Death of the Influencer

by Hannah Flint / Garnet & Black

So much of our generation grew up with dreams of becoming the next David Dobrik or Jaclyn Hill, of being sponsored by FashionNova or Morphe. But at the dawn of 2023, we’re left to wonder: is influencing a dying industry? Are the days of exaggerated storytimes and extravagant GRWMs coming to an end?  We’ve seen so many of our favorite creators release videos titled, "Why I’m quitting Youtube,” either moving to the greener pastures of TikTok and podcasts or abandoning the limelight altogether. Even the OG TikTokers are more interested in making movies or releasing music than lip-syncing or participating in the latest dance trend. Despite all of this, influencing is still one of the most sought-after careers for young people. So, what isn't the public seeing? What is driving creators away from the platforms that brought them such success?

Relatability, honesty, humility, gratitude. All qualities we expect from the 16-25 years old who dominate our "For You" page. Arguably, there’s never been an easier platform upon which to gain a large following. All it takes is to entertain viewers for 15 seconds; that can’t be too hard. However, this current oversaturation of content has made creators much more expendable. TikToker and USC alumni Cami Surro (@camisurro) speaks about how the influencing space has changed over the last few years. She remarks, “As much as you always want to be different, all influencers do the same thing.” With trends changing so quickly due to the nature of TikTok, a lot of niche-based content creators just aren’t getting the engagement they used to. Many people ready to grab their five minutes of fame, so “You have to adapt your content to what people want to see or you’ll fall off,” Surro said. 

Viewers crave a person they can sink their teeth into, someone willing to share every aspect of their life. Someone both inspirational and relatable. It's a thin line to tread. It's this pressure to share all intimate details -- the highs and lows -- that, over time, drives creators away. Once someone starts to share their life, audiences begin to feel entitled to the rest of the details. The influencers are the commodity. They’re selling themselves. It’s almost impossible not to defensively build up walls with the ridiculous standards to which we hold influencers, especially young women. There is a double-edged sword of “cancel culture," a society quick to call out anyone perceived as being fake or scripted, but just as quick to judge if their ideas don’t align with the public. The minute you oppose the masses, you had better watch out. Surro noted this fear: “You can’t say anything because people can take it the wrong way…make you look like a bad person.”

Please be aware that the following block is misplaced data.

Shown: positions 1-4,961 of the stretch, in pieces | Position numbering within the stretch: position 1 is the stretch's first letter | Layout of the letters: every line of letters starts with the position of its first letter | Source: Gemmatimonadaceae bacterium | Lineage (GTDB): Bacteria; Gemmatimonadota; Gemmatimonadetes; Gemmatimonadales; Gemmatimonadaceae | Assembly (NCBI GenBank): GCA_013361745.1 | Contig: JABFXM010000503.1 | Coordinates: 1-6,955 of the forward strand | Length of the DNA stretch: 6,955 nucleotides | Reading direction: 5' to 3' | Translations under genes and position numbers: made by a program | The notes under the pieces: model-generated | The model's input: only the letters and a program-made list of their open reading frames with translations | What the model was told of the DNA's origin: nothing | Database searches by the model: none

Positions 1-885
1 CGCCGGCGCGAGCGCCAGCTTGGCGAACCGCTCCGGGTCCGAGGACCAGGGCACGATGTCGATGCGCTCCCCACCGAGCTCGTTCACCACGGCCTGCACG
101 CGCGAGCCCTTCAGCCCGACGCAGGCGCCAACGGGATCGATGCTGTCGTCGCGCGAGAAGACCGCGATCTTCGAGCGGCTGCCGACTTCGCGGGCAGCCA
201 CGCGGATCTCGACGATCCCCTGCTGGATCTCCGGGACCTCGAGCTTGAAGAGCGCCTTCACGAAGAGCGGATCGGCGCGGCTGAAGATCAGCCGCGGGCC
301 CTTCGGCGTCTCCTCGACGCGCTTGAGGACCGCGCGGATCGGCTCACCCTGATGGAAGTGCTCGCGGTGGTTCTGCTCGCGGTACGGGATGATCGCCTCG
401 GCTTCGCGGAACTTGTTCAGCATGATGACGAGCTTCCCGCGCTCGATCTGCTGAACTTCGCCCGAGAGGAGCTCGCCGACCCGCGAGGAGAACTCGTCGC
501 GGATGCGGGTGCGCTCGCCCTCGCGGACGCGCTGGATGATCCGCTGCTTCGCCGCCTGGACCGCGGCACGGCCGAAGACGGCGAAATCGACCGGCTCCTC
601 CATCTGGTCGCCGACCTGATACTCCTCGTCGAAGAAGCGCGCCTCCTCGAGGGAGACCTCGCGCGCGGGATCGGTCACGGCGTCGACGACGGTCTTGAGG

This constant pressure has driven many of the influencers of our childhood to stop creating the content that made them famous. That presents an issue because viewers don’t want to watch someone who's been changed by the industry. “She's lost touch.” “I miss his old videos.” As if the spotlight of millions of people watching your every move wouldn’t change you. When your life is engulfed in staying ahead of the trends and providing engaging content, how could you not lose sense of yourself? As we’ve seen with so many past creators, once you're a regular on red carpets, once our parents know who you are, you’ve crossed the line and lost the public's interest. If you are in the mainstream, you aren't ahead of it anymore. You have to be successful, but not too successful; rich, but not too rich; happy, but not too happy. Surro notes the fork in the road influencers face once they reach a certain level of fame: “You either give in to what you’ve turned into, or you go back to your roots.”

In this age of Alix Earle, it’s clear to see that influencing isn’t going anywhere. But as many before her have learned, the masses are both picky and fickle, as quick to abandon as they are to “stan.” So be careful, stay authentic, and keep us interested.


Ri Edinbeck: Sweater is Atlar’d State. Skirt is thrifted

Trinity Barata: Sweater is Altar’d State. Jeans are model owned from H&M 

Faith James: Sweater is Altar’d State. Jeans are model owned, brand unknown